Is S.C. doing enough to grow, maintain small businesses?

Is S.C. doing enough to grow, maintain small businesses?

Statehouse Report
August 4, 2017

By Lindsay Street

Unemployment is down. Small business taxes and regulations are down. But there are 25 percent fewer small businesses today than prior to the Great Recession, according to small business advocates.

What’s killing small business in South Carolina? Lack of access to capital, they say. Now, they are eyeing the billions of dollars the state has spent on luring big business and say they want a piece of the pie.

“Regulations are not holding back small business. Taxes are not holding back small business in the state,” said Frank Knapp CEO of the S.C. Small Business Chamber of Commerce.  He points a finger to lack of capital resources as to why the state’s largest employment sector is drying up.

“It doesn’t mean we don’t do the incentives for big businesses, but we can carve off some of that money and do a good job of seeing small business grow.”

But the appetite for change from state leadership may be a missing component. After all, the state has experienced a boom in big business.

Going fishing

South Carolina has landed some big fish in the last six years. The state has pulled in 94,505 jobs and $24.2 billion in investment with new and expanding companies, and those companies are often lured with incentives.

Boeing and Volvo are just two of the juggernauts the S.C. Commerce team brought to the Lowcountry. In total, those companies will employ about 9,500 people. To bring those jobs here, Boeing received $1 billion and Volvo received $212 million in state and local incentives, according to data from watchdog website  Good Jobs First.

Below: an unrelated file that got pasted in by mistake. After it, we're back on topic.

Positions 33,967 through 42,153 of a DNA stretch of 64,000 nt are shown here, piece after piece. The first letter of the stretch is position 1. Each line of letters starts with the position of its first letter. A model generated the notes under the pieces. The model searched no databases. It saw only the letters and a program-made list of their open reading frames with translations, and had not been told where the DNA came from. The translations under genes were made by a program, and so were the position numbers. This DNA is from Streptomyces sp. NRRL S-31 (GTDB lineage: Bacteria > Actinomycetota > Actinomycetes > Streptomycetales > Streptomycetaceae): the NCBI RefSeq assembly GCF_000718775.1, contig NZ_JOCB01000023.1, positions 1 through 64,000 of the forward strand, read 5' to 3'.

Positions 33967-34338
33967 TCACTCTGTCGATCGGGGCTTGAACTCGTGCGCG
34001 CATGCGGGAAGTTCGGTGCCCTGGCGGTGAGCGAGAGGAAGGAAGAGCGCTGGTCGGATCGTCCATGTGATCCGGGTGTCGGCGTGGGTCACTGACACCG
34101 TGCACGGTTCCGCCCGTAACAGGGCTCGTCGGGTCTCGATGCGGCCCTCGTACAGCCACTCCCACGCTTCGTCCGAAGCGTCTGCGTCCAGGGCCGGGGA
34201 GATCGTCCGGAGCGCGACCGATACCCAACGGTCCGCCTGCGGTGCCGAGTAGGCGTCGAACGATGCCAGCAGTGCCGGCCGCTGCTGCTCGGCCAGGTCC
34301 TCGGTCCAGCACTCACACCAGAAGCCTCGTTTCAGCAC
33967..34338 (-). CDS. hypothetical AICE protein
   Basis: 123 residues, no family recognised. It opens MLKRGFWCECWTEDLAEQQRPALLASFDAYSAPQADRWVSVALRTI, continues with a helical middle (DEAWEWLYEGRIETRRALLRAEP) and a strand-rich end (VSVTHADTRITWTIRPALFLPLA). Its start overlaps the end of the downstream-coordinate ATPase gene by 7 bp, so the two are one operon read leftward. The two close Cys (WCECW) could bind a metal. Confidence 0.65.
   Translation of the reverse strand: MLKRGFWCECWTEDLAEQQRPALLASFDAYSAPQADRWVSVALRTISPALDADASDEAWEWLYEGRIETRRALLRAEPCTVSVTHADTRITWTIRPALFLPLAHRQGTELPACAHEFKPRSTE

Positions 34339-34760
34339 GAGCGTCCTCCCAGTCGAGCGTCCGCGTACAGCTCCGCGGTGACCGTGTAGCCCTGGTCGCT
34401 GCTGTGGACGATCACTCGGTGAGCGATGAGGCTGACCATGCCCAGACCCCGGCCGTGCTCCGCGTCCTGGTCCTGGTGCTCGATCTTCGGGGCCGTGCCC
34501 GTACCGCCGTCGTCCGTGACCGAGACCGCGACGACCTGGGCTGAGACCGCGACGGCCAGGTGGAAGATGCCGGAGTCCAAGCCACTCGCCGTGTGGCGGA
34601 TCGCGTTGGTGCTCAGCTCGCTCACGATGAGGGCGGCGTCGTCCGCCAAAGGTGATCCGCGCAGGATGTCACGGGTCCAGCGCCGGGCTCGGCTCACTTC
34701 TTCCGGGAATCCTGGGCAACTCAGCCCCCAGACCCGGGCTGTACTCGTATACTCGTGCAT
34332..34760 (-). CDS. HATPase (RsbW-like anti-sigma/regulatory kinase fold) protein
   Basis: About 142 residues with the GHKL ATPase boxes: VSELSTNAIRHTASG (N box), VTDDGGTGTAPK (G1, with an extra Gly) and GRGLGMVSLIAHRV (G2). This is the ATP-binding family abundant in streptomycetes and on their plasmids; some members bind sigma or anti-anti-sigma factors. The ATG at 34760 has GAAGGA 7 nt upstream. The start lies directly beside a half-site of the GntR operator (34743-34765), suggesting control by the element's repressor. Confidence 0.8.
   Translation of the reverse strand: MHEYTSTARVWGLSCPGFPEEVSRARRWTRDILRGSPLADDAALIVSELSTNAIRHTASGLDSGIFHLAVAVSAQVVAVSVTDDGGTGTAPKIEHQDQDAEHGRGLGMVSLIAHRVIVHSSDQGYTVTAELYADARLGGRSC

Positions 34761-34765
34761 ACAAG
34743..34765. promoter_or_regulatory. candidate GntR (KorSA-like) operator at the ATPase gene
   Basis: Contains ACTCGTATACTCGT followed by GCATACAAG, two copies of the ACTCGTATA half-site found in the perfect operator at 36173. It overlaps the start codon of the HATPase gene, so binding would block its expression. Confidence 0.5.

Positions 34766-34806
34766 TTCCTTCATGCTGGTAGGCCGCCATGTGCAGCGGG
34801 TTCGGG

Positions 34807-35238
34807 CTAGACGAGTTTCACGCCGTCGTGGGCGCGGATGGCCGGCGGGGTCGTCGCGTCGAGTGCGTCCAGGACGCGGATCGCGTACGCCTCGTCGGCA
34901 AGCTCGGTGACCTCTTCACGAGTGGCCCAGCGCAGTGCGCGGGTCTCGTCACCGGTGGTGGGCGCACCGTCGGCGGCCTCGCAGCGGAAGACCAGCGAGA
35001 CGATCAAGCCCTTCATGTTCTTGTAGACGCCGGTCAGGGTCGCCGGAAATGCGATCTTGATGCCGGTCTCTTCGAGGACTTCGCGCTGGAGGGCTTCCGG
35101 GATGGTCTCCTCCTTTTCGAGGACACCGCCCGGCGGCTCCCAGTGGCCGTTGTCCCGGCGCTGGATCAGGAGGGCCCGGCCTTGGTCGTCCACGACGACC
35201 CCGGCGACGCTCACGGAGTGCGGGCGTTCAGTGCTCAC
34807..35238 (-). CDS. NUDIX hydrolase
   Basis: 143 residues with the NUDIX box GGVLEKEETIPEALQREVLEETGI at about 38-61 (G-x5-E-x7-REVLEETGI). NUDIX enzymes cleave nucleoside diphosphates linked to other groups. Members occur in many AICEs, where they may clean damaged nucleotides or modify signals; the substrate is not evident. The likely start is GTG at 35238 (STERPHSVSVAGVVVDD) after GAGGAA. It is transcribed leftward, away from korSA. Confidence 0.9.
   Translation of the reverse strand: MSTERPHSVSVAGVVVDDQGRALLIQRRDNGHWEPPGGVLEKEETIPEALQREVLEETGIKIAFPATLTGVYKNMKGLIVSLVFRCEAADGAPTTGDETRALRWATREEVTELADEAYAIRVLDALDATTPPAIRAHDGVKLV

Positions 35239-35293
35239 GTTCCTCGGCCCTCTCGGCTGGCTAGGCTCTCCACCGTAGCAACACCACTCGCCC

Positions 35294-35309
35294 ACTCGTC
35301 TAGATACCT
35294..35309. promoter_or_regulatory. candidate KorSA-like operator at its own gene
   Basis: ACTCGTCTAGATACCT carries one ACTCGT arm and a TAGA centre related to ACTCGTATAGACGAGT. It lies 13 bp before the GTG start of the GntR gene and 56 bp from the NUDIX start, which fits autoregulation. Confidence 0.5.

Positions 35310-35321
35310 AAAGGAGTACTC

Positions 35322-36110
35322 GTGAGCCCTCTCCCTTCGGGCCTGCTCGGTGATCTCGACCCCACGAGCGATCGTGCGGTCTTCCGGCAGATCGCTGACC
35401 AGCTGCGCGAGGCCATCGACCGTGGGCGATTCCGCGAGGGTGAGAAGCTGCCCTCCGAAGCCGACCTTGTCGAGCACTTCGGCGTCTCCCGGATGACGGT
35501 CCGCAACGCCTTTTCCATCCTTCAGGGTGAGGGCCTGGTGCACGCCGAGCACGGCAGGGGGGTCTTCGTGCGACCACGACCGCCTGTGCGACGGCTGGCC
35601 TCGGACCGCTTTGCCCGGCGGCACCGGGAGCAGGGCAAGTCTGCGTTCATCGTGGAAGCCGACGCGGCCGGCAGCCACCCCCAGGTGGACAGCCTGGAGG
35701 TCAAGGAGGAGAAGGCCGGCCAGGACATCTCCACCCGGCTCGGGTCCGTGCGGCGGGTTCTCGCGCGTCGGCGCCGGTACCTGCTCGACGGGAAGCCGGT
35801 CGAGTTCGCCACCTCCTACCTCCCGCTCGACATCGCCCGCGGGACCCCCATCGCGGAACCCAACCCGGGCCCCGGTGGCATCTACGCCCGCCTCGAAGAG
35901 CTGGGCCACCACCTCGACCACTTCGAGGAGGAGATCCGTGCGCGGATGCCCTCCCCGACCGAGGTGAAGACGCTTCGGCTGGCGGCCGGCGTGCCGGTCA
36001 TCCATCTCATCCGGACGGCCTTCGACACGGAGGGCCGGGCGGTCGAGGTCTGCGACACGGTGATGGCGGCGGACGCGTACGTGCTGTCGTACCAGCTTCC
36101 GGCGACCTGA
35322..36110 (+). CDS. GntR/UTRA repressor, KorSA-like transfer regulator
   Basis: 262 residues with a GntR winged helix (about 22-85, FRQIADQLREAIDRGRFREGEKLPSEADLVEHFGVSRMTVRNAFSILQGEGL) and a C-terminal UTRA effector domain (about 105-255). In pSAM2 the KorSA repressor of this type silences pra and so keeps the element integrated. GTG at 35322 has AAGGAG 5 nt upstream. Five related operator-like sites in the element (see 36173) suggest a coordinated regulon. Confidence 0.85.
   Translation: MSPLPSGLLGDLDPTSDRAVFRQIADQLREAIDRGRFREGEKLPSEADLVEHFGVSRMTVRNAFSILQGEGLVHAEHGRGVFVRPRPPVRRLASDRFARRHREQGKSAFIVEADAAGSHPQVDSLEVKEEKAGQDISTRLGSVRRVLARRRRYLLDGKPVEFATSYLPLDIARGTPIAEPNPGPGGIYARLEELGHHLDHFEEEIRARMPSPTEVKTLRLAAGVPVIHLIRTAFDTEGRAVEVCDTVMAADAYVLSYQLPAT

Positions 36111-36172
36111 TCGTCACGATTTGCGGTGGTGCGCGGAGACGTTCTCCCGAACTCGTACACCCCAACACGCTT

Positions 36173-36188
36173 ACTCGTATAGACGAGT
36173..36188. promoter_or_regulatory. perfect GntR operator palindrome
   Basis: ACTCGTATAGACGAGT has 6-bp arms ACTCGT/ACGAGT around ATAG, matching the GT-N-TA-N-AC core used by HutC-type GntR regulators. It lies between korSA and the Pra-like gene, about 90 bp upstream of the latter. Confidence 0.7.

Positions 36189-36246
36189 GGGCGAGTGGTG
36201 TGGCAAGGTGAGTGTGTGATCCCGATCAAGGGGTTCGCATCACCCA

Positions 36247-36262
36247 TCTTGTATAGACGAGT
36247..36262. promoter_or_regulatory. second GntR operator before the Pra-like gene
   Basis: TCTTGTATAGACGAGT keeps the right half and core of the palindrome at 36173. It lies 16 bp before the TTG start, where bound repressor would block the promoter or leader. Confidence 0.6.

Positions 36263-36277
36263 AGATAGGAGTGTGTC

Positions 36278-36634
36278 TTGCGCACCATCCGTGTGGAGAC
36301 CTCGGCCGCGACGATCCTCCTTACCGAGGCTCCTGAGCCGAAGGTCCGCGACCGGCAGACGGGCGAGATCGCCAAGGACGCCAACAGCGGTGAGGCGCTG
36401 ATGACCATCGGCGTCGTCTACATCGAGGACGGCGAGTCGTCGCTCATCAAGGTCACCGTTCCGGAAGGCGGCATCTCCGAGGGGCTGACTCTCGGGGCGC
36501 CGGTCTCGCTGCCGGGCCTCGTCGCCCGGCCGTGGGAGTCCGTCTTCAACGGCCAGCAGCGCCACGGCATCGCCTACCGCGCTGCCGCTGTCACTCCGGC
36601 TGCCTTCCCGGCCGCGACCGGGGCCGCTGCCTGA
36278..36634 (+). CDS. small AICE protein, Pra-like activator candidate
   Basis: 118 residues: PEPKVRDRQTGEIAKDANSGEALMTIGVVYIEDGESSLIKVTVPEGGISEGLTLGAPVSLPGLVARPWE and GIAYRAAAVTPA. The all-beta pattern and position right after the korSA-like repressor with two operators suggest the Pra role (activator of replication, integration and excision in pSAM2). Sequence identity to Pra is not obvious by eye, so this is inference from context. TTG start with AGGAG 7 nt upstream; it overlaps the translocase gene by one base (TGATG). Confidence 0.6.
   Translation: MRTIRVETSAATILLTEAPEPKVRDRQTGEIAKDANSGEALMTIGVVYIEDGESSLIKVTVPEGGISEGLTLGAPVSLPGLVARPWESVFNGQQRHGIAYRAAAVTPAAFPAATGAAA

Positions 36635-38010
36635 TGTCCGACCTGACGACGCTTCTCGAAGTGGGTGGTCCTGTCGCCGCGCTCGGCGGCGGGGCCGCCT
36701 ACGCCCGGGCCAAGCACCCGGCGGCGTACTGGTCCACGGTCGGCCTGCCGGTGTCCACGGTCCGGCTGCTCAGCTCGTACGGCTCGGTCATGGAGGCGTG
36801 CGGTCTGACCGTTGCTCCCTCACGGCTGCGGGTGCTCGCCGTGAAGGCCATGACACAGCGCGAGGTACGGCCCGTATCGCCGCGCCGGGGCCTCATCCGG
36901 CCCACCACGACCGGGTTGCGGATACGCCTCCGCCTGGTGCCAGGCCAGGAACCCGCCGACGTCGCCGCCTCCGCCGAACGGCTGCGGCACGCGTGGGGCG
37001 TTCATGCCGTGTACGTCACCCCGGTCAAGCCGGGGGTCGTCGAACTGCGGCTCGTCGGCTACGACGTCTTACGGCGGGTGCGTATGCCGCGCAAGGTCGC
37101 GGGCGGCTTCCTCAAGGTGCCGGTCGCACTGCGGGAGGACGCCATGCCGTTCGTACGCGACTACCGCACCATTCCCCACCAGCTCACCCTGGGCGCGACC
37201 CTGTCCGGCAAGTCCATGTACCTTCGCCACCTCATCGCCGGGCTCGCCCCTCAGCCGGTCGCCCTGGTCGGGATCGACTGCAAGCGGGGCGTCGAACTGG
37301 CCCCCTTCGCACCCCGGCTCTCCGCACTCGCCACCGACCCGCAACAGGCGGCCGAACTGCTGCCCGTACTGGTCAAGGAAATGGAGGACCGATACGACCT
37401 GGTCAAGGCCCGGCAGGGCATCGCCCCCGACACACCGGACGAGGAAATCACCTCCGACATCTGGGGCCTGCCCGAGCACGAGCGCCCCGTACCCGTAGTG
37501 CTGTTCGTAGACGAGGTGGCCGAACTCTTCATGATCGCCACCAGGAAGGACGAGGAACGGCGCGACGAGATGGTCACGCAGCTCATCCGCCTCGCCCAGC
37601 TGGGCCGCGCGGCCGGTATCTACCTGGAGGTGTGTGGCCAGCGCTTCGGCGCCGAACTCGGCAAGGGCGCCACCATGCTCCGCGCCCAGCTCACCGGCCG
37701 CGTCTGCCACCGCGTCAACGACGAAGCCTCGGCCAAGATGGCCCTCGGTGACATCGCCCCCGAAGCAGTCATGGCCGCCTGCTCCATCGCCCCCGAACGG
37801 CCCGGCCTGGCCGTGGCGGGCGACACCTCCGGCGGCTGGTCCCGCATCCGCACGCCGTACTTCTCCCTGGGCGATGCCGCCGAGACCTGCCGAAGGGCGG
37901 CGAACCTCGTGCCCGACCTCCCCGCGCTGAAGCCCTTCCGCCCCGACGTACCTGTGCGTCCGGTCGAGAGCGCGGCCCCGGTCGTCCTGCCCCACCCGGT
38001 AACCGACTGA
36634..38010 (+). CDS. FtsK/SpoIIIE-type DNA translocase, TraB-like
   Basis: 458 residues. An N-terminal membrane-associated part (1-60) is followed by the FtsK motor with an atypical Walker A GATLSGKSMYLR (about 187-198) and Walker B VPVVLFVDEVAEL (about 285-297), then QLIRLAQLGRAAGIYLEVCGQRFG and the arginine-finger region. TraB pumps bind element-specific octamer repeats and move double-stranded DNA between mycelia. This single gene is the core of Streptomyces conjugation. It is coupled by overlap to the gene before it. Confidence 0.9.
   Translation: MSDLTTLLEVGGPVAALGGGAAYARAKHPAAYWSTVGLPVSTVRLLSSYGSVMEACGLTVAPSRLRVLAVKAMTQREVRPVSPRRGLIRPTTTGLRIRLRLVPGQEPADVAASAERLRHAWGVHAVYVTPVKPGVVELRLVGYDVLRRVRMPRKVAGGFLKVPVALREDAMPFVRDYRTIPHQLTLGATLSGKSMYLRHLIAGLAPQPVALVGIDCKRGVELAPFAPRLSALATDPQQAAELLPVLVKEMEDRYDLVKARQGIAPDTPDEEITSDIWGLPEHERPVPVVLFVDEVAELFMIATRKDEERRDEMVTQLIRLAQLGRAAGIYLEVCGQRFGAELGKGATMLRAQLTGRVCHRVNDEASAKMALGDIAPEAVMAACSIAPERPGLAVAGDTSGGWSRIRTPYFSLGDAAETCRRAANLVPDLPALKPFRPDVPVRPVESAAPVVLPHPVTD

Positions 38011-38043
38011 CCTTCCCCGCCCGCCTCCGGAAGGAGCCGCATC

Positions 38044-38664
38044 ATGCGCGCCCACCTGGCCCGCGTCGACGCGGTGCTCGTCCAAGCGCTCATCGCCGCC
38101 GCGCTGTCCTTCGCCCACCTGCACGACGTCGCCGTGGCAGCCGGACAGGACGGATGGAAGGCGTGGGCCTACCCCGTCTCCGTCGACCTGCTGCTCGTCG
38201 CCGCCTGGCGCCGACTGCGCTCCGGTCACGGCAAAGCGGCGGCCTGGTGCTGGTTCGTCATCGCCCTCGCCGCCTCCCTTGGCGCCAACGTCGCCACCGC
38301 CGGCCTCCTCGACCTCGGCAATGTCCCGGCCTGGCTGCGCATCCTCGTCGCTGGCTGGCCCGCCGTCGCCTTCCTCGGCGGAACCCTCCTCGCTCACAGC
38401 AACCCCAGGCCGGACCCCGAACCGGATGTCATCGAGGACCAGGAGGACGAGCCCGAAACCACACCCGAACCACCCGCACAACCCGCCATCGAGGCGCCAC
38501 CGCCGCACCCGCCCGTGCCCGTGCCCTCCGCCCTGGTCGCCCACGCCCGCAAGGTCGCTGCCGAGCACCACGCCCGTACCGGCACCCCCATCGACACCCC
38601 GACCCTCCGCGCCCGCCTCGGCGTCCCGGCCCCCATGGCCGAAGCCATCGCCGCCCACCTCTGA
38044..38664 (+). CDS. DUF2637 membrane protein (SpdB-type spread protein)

In contrast, Lowcountry Local First represents 12,000 mostly small business employees. Its companies have received little to no state or local money, according to its Executive Director Jamee Haley.

In all, Good Jobs First reports that South Carolina has spent $2.5 billion in incentives for corporations moving or expanding here.

Boeing, Continental Tire, Volvo, Vought Aircraft and BMW tip the scales for big economic development deals. Large companies like those receive local fee-in-lieu of tax agreements, workforce education deals and state incentive grants.

The 2017-2018 budget includes $40 million for a closing fund that can be offered to lure businesses through investing in property or infrastructure improvements. Other discretionary spending includes job development credits that offset moving costs to the state, and port volume increase credits.

Nevertheless, the state  invests in small business — just not to the extent of big companies seeking to bring thousands of jobs and millions in investment.

“S.C. Commerce assists small businesses in a number of ways including providing one-on-one support; business-to-business matchmaking; connecting to relevant resources and supplier development — with the latter being the most productive,” S.C. Commerce spokesman Adrienne Fairwell said in a statement to Statehouse Report.